So we learn that convicted former state Sen. Vince Fumo is talking about running for a seat on the state Democratic Committee next year.
If he does, he wouldn’t be the first fallen Philadelphia politician to make a comeback.
In fact, when it comes to corrupt politicians, we seem to believe in second chances. Many convicted felons have found a place in politics here. The late state Sen. Buddy Cianfrani returned from prison and served years as a Democratic ward leader and respected consultant. The former State Senate Majority Leader, Delaware County Republican Joe Loeper is now a Harrisburg lobbyist, representing the city of Philadelphia.
Being deposed in a civil suit over control of his former campaign fund, he told attorney Joseph Grimes he might well run for Democratic State Committee. One Democrat I spoke to who knows Fumo pretty well told me he wouldn’t really do it, that it helped him to say in the battle over his political committee that he has ambitions for some kind of elected office.
Still, he’s a smart, capable, and compulsively active guy, and maybe it would be an easy way to signal that he wants to be a player again.
You might be surprised at what I heard from Zack Stalberg, president of the watchdog group Committee of Seventy, when I asked him if electing Fumo to a party post would damage the state’s reputation.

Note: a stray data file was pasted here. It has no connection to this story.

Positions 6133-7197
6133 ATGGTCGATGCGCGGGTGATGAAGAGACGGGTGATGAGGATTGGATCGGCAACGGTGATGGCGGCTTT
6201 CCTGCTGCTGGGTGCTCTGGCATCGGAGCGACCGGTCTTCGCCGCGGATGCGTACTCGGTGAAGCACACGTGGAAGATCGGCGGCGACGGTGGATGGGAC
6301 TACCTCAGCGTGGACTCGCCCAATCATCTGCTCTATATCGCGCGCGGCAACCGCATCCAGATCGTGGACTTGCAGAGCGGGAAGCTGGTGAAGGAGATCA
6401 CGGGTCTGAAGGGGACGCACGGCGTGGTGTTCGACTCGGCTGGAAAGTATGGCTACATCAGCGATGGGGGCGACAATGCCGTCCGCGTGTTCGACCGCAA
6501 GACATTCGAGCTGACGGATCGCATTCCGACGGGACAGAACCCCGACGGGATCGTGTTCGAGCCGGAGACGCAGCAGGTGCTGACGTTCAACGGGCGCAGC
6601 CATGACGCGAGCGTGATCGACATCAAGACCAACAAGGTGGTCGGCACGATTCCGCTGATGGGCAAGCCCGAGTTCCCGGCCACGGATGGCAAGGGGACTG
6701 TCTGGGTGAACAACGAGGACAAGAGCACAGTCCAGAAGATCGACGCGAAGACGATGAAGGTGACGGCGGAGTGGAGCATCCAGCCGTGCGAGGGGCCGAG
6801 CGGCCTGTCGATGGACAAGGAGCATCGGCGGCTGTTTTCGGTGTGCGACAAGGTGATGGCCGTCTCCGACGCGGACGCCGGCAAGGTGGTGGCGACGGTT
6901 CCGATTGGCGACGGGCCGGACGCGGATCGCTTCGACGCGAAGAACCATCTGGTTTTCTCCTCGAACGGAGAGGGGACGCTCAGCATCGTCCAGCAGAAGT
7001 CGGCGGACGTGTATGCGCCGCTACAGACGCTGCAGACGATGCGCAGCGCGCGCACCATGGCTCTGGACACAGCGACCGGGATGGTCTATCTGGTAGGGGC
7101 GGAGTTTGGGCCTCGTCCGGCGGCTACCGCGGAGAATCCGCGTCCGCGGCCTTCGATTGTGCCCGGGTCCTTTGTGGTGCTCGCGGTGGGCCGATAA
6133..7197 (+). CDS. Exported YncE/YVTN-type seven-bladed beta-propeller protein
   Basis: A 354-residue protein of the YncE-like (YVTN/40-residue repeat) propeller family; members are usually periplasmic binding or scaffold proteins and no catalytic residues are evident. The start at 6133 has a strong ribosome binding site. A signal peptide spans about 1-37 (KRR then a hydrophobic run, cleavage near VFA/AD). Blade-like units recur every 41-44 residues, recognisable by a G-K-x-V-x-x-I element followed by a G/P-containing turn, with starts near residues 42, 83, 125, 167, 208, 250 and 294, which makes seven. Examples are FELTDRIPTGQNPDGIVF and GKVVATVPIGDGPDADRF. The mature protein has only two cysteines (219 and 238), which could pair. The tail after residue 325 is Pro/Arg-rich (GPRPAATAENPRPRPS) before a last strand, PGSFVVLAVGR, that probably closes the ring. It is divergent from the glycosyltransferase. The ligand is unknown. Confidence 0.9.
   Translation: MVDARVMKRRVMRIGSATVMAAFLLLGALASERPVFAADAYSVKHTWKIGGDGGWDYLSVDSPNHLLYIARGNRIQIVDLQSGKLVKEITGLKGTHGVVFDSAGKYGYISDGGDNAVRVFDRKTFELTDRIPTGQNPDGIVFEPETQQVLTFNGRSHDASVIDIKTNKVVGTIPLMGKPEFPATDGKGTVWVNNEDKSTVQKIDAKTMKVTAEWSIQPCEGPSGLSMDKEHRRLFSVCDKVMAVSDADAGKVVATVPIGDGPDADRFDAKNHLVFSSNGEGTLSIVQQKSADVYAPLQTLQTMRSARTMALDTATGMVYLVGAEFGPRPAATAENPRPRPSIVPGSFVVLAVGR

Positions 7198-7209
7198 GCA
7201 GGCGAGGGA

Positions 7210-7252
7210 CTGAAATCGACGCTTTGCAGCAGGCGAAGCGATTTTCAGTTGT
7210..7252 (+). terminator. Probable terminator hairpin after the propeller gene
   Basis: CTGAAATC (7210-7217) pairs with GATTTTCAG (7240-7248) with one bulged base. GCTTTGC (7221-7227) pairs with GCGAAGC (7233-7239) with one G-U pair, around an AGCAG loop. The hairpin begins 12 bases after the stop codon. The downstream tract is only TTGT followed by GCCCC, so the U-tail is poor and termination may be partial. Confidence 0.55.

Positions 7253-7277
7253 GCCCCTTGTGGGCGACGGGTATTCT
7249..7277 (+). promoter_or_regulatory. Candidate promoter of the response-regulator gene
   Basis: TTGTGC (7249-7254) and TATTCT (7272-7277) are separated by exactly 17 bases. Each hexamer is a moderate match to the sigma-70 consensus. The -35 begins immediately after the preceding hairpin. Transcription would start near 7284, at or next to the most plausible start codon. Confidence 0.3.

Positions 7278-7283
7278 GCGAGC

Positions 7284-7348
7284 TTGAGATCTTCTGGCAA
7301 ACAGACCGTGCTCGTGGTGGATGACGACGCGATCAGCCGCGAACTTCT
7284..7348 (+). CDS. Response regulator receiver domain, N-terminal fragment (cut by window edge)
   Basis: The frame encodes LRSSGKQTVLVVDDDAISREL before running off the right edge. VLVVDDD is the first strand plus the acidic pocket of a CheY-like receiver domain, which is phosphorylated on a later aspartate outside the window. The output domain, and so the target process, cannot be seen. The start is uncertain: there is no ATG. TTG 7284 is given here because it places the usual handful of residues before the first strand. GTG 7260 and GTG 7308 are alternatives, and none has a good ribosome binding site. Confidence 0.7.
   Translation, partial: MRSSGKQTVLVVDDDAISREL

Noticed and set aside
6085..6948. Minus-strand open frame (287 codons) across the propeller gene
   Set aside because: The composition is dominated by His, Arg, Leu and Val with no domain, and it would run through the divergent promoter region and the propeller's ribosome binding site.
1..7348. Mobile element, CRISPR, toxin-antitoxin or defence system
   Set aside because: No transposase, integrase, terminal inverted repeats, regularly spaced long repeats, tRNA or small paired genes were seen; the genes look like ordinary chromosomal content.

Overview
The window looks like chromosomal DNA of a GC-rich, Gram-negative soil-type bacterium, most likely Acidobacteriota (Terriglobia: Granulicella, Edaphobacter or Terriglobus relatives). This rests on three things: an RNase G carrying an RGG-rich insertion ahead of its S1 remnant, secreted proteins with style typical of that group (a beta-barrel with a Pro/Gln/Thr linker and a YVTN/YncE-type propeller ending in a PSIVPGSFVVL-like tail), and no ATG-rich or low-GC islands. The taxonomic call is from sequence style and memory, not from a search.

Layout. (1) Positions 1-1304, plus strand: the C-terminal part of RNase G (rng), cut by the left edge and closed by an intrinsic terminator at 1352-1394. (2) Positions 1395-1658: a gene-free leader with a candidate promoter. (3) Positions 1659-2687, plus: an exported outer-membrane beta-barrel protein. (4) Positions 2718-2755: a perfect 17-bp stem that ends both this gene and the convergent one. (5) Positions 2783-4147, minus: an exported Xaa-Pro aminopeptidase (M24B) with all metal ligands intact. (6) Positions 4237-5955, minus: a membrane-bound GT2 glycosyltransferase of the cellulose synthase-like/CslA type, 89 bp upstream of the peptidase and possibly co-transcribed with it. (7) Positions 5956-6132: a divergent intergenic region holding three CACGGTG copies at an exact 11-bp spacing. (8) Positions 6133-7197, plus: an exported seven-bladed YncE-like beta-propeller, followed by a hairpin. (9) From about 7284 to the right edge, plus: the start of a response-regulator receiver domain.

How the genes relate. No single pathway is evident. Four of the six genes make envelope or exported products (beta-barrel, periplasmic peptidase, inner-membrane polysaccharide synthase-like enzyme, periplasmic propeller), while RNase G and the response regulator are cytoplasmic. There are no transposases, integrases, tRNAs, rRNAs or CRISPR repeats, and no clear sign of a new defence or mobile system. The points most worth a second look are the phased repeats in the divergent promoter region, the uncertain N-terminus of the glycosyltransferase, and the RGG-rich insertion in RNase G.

“I don’t think it sends a good sign in most cases,” Stalberg said. “Fumo is not the normal politician who went to jail, however. He understands better than any politician I’ve known in my career how to make the system work, how to get results.”
So Stalberg says, if Fumo wants to get involved for the right reasons, he could help Philadelphia. He added that on a purely personal level, he wishes Fumo would just enjoy life.
I opined when Fumo was released from prison that he should focus on rebuilding important relationships in his own life rather than being a public figure. But I don’t expect him to listen to me.
Voters will pick state committee members in the May primary. Grimes, by the way, says he thinks a provision of the Pennsylvania Constitution barring those convicted of fraud from any office of “trust or profit” should prohibit Fumo from running for a party office.
“Our position is that the holding of a state committee office would fall within the definition of an ‘office of trust in the commonwealth’ and thus the criminal conviction would bar it,” Grimes said. But it’s not a matter Grimes is interested in pursuing since it’s irrelevant to his case, which involves spending in Fumo’s political committee.
It appears, based on existing court decisions, that Fumo could run.
Leading Democrats I called, including State Committee chairman Jim Burn, declined to offer an opinion on Fumo getting back into the game.